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STI ETF versus other Singapore Unit Trust

We always say that due to their low cost, failure of active managers to consistently perform well, the STI ETF is the way investors should choose if they want to build wealth in the Singapore context.

I decide to tabulate this data where the annualized returns of the SPDR STI ETF, with dividends reinvested are measured against the Singapore focus unit trust I can find on Fundsupermart.

Annualized 1 Year Result

STI ETF on a 1 year basis was found to be at the bottom half of the unit trusts.

Annualized 3 Year Result

On a 3 year annualized basis, the STI look so bad at the bottom. All the unit trust did better during this period where markets was pretty sanguine.

Annualized 5 Year Result

On a 5 year basis, other than Shenton HIF Dividend Singapore Equity, STI ETF trounced most of the unit trusts. This was a period from 2009 onwards. Perhaps this goes to show what happens when an index is fully invested in the market versus the unit trust, which is likely to be holding larger amounts of cash.

Annualized 10 Year Result

On a 10 year basis, only 4 unit trust have a 10 year history. I was surprised United Singapore Growth Fund, Schroder Singapore Trust, Nikko Shenton Thrift did not have a 10 year history. STI ETF did rather close to JP Morgan and DWS Singapore’s fund despite being in the bottom half.

Some of my conclusion

The problem is that it is rather unsafe to conclude anything from this because the sample size is just too small. When the sample is too small we get more extreme results. Perhaps this is more telling at the 3 year and 5 year result.

On this basis if you are a long term investor, cost doesn’t seem to factor highly here. Perhaps, if you are thinking that, by paying a much higher expense ratio for the unit trusts you should expect a much higher performance, the 3 year result would show it, not the rest of the time period. We also cannot draw a conclusion that cost attribute to poorer performance here.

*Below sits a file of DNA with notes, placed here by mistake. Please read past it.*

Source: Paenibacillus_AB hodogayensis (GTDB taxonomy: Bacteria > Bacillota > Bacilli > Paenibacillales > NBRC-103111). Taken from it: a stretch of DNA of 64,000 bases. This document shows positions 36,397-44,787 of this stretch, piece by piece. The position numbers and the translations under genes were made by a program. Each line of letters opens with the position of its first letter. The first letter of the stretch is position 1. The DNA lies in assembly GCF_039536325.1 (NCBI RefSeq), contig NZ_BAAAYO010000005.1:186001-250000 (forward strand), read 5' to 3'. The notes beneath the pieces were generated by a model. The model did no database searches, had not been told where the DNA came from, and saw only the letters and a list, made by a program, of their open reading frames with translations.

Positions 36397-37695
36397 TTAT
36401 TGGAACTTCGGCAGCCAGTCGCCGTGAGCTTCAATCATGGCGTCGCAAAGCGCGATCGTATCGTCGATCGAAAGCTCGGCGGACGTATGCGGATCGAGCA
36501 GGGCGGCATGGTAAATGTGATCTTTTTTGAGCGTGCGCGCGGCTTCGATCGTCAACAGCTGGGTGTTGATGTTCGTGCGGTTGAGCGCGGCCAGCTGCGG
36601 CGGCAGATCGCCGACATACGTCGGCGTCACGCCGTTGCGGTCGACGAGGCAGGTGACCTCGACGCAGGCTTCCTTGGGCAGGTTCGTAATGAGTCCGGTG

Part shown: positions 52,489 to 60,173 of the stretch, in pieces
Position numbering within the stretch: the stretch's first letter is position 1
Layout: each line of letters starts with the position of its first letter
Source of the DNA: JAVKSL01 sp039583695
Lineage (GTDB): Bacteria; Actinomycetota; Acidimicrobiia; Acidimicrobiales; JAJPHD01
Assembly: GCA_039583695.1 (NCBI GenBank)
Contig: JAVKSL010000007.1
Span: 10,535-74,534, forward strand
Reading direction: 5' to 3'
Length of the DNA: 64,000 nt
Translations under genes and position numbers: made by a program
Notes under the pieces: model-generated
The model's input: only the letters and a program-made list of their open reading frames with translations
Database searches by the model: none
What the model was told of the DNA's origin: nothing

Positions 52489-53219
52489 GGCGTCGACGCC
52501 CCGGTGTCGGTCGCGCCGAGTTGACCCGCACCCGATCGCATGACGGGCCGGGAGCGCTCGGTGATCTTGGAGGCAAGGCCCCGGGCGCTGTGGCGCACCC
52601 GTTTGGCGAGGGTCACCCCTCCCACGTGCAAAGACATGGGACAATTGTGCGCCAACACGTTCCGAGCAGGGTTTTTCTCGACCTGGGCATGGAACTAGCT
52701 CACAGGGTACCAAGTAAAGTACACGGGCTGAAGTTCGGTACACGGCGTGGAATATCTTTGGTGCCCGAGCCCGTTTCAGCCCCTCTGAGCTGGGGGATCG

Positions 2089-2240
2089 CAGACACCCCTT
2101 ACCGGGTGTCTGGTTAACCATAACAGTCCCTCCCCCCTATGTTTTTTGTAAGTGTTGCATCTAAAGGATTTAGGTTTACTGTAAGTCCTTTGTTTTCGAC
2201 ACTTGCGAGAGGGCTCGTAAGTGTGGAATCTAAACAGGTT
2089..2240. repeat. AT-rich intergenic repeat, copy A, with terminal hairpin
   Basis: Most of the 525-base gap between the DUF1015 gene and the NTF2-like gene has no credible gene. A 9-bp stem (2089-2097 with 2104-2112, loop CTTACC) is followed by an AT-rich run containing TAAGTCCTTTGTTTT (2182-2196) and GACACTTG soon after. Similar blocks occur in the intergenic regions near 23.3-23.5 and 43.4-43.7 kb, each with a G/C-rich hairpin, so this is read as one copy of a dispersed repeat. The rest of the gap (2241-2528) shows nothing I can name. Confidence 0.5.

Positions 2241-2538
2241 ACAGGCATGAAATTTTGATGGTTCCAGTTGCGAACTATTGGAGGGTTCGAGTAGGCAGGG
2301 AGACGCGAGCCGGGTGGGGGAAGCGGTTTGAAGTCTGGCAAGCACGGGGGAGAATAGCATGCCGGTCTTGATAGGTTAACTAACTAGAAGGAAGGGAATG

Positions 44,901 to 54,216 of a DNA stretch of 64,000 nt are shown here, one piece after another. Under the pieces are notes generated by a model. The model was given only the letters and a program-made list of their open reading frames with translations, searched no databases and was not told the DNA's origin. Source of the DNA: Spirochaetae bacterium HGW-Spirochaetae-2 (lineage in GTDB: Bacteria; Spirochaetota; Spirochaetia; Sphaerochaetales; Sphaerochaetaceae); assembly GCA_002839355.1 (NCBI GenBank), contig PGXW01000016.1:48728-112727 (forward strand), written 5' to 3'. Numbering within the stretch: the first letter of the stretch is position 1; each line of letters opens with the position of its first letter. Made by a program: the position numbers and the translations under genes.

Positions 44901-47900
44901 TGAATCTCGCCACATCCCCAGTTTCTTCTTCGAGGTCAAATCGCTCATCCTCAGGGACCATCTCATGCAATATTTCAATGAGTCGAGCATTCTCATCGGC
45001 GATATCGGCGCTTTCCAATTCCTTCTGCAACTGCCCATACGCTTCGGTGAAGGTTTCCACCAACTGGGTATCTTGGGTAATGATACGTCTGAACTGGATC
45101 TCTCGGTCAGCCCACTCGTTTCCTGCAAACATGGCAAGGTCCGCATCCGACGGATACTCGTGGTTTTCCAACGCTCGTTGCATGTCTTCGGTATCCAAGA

2 funds look rather good based on hindsight, that is the Aberdeen Singapore Equity and the Shenton HIF Dividend Singapore Equity.

No matter which fund, your wealth would be much better than 10 years ago, 5 years ago, 3 years ago or 1 year ago.

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Monday 15th of May 2017

hi Keith

I am undecided between unit trusts and ETFs. which are better in long term? the one that the financial advisor advised me will have monthly dividends but I think the buying costs is too high + yearly maintenance cost.

can u advise?


Saturday 20th of May 2017

Hi Windytree, cost matters in the long run, so you would want to minimize costs, commissions and hidden cost as much as possible. Unit trust are actively managed and while there are good managers, few survived in the long run (survivor-ship bias. something to google up). ETF is what you see is what you get, however some ETF do have tracking error.

This 1 hour video would explain things >

Its worth it to invest 1 hour, rather than make the wrong decision!

Ting Yang Koh

Sunday 21st of December 2014

Hi noticed ur transaction cost could be lesser if u use SCB broker. have u thought of it?


Sunday 21st of December 2014

Hi there, I am using scb trading myself but not this example since not all may choose to use it


Friday 28th of November 2014

The key point is risk-adjusted benchmark. The UTs took on more risk, which explained the "outperformance". This is the problem when comparing against actively managed funds. It is not an apples to apples comparison, but unfortunately this is how UTs advertise their "alpha".


Friday 28th of November 2014

Hi momo,

Can I say that you might be taking less risk as well. If not then what should you compare it against ?


Thursday 27th of November 2014

Interesting thing is if you compare to your own portfolio to see your returns. I recently just tried a calculation of IRR for my portfolio and I barely hit 7% p.a. including dividends over about 5 years. Maybe easier to just buy the sti etf or aberdeen singapore fund..hehe.


Friday 28th of November 2014

This is something that people sometimes don't realize. With all the cash holding adding up, their irr might be Much much weak


Thursday 27th of November 2014

The Aberdeen fund is quite heavy in financials... 48%! I think we have to look at more than just the yield. Would be great if you can compare the volatitity and the allocation as well.


Friday 28th of November 2014

hi owq,

perhaps you are right about that, but they are an active fund and can tilt whichever way within their constraints.i cannot find which benchmark index it is suppose to beat. at the end of the day some of these trusts have higher and some have lower volatility. thats my feel, but i will do a comparison if possible

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